Global Warming and International Fishery Management: Does Anticipation of the Temperature Change Matter?

20 Pages Posted: 7 Feb 2011

See all articles by Xiaozi Liu

Xiaozi Liu

Norwegian School of Economics (NHH) - Department of Finance

Mikko Heino

University of Bergen - Department of Biology

Date Written: December 30, 2010

Abstract

This paper investigates the effects of climate-induced rising of ocean temperature on the optimal fishing policies in a two players non-cooperative game setting. We compare reactive management, under which the manager does not believe in or know about temperature trend, with proactive management where the manager considers the future temperature change in his decisions. We assume that the fish stock is initially solely owned by country one. As temperature rises, the stock starts spilling over to the zone of the other country and eventually becomes under its sole ownership. A stochastic dynamic programming model is developed to identify Nash management strategies for the two players. The main findings are that anticipation of temperature trend induces notable strategic interactions between two players. Knowing that it is gradually loosing the stock, country one is often harvesting more aggressively, whereas the country that is increasing its ownership harvests more conservatively. Compared to reactive management, proactive management benefits both parties in terms of their cumulative pay-offs; the biological stock is also larger much of the time. In most cases, the difference between two management regimes is subtle, but when the stock is slow-growing and highly schooling, proactive management may save it from collapse.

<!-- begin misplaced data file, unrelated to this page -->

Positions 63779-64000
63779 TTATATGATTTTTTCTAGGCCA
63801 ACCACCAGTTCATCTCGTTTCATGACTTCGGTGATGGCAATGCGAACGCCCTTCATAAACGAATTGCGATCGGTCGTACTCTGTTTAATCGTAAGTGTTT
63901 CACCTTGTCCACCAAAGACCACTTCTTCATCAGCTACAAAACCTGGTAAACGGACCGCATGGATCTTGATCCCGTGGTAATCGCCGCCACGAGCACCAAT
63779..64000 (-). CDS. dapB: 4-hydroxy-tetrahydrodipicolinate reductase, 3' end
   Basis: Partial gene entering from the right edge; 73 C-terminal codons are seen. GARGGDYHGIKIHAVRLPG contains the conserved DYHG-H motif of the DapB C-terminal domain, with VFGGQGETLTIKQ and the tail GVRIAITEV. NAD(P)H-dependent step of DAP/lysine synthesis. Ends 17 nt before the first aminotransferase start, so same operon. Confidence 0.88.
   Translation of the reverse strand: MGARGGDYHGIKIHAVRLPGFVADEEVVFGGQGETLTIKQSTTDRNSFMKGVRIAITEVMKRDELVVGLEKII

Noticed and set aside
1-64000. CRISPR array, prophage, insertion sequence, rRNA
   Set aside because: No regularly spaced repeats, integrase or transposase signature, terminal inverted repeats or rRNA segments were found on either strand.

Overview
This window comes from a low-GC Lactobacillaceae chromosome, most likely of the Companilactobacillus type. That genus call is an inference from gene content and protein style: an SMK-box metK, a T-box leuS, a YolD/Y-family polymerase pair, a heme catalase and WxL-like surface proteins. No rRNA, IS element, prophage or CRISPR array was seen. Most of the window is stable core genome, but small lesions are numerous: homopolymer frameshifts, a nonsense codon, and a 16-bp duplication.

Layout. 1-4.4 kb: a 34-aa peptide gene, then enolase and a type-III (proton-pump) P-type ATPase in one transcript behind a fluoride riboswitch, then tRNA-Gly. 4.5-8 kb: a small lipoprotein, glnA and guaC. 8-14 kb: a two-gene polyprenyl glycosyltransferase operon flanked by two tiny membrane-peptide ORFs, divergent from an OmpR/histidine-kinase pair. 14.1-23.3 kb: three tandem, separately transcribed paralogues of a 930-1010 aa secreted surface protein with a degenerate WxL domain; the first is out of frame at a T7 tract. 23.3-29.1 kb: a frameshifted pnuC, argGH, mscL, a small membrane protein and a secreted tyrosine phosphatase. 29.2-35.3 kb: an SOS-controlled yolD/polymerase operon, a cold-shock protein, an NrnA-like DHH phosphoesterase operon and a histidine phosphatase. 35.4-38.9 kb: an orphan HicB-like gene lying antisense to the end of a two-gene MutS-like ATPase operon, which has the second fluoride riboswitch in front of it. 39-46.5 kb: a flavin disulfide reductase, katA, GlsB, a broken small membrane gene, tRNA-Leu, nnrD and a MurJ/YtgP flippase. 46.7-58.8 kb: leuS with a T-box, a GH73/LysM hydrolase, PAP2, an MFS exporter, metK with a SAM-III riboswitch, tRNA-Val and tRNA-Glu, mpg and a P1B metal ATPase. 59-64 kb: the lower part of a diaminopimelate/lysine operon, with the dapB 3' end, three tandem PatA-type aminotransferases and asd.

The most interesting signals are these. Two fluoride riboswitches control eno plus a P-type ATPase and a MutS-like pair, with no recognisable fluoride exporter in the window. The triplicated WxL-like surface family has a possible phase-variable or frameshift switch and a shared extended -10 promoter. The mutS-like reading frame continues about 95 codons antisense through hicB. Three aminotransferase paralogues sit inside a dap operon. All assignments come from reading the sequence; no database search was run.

Keywords: Climate Change, Nash Game, Stochastic Dynamic Programming, Optimal Fishing Policy

Suggested Citation

Liu, Xiaozi and Heino, Mikko, Global Warming and International Fishery Management: Does Anticipation of the Temperature Change Matter? (December 30, 2010). NHH Dept. of Finance & Management Science Discussion Paper No. 2010/19, Available at SSRN: https://ssrn.com/abstract=1754932 or http://dx.doi.org/10.2139/ssrn.1754932

Xiaozi Liu (Contact Author)

Norwegian School of Economics (NHH) - Department of Finance ( email )

Helleveien 30
N-5045 Bergen
Norway

Mikko Heino

University of Bergen - Department of Biology ( email )

Mus├ęplassen 1
N-5008 Bergen, +47 55 58
Norway

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